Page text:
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Abortion Doctor's Killer Uses Sentencing as Forum

Scott Roeder

Scott Roeder confers with his attorney during this first-degree murder trial in Wichita, Kan. (AP)

WICHITA, Kan. -- A man who murdered one of the few U.S. doctors who performed late-term abortions used his sentencing hearing as a forum to espouse his views in an effort to justify his crime, arguing that he had chosen to obey "God's law" to save babies.

Scott Roeder was sentenced Thursday to life in prison with no possibility of parole for 50 years, the longest sentence possible under Kansas law for first-degree murder. The 52-year-old Kansas City, Mo., man killed George Tiller as he was serving as an usher last May in the foyer of the doctor's church in Wichita.

"I stopped him so he could not dismember another innocent baby," Roeder said. "Wichita is a far safer place for unborn babies without George Tiller."

Roeder also was sentenced to an additional year in prison on each of two counts of aggravated assault for threatening two church ushers as he fled. With time off for good behavior, Roeder won't be eligible for parole for 51 years and eight months.

An attorney for Tiller, speaking in court as a friend of the slain doctor, said the toughest sentence would discourage other anti-abortion zealots from attacking doctors. Tiller's widow, Jeanne, cried as the sentence for murder was announced.

"We only can hope that this sentence will serve as a deterrent to those who have conspired and continue to conspire to murder abortion providers," the Tiller family said written in a statement. "Certainly everything possible should be done by the prison system to insure that this man does not continue to foment hatred and violence from his prison cell."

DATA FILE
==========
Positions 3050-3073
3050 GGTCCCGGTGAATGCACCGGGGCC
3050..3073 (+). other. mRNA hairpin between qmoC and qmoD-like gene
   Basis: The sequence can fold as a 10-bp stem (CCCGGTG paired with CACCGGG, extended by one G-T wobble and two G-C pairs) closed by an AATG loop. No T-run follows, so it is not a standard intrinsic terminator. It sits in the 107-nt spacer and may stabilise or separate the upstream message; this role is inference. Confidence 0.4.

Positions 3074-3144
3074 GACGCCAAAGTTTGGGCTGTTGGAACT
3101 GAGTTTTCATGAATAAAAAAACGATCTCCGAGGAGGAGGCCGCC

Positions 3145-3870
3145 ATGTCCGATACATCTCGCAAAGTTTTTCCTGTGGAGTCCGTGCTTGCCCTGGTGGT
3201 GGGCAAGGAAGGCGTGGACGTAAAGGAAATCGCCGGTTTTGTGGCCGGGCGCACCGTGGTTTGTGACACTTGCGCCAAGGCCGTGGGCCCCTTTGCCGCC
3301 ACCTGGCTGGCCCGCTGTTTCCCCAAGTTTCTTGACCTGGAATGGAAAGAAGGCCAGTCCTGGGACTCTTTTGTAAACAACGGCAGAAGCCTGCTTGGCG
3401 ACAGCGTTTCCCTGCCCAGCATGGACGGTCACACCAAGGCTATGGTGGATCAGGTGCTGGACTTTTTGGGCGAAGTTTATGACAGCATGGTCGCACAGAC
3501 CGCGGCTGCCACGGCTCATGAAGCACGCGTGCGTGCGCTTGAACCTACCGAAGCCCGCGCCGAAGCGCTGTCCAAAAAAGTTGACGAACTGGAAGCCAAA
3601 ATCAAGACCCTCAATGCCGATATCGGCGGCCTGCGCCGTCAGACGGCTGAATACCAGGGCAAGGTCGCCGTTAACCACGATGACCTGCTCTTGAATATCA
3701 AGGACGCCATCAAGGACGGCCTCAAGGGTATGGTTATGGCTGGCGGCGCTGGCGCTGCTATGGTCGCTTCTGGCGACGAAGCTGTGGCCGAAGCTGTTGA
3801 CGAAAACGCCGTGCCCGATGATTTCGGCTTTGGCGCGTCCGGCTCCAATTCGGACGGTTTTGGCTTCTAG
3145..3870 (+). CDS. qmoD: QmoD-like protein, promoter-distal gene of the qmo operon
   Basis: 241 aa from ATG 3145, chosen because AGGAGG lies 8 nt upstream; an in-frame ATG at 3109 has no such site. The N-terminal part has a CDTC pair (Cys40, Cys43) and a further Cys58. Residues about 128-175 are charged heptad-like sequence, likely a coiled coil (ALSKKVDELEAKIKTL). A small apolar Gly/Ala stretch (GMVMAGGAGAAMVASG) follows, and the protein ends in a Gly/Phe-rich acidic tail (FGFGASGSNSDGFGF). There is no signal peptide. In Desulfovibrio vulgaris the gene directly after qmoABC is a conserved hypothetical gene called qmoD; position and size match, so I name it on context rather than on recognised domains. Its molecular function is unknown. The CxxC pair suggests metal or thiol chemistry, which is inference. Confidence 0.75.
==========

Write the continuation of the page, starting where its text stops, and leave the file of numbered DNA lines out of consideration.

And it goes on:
District Judge Warren Wilbert could have made Roeder eligible for parole on the murder charge after 25 years. But he said there was evidence Roeder stalked Tiller and added that killing him in a church made the crime heinous because a house of worship is meant to be "a place of peace and tranquility."

Roeder took the opportunity to describe abortion procedures in detail, which he had been prohibited from doing during his trial. Most abortions are legal in Kansas, and prosecutors were careful not turn the trial into a referendum on the issue.

Roeder accused Wilbert of "duplicity" and said his trial was a miscarriage of justice because he wasn't allowed to present testimony then about the evils of abortion. He also said God's judgment against the U.S. will "sweep over this land like a prairie wind."

"He will avenge every drop of innocent blood," Roeder said.

Forty minutes into his remarks, Wilbert stopped Roeder as he was about to publicly attack District Attorney Nola Foulston.

"It is not a forum for you to get on a soapbox for you to give your entire political beliefs," Wilbert told Roeder.

Roeder later interrupted Wilbert several times as the judge pronounced sentence. When Wilbert read from a previous court decision saying that allowing vigilantism would promote chaos, Roeder said, "Baby murder is anarchy and chaos."

As he was being led away in handcuffs after the sentencing, Roeder shouted, "Blood of babies on your hands."

During the hearing, four of Roeder's friends described him as a friendly, compassionate man who became angry at the state's refusal to stop Tiller's practice. He was motivated by a strong believe that abortion is wrong, not a desire to become famous or lead a movement, they said.

"Scott longs to be a law-abiding citizen," said Dave Leach, an anti-abortion activist from Des Moines, Iowa. "He hates anarchy. He wants to do what he can to make America better."

Lee Thompson, the Tiller family's attorney and friend, called the murder an act of domestic terrorism. He said his office still receives calls from women seeking medical services.

"The impact of his death on women throughout the world is like an earthquake," Thompson said. "They ask, where can I go? What will I do?' I have to say, 'I'm sorry, I can't tell you.' That's the impact of this crime."

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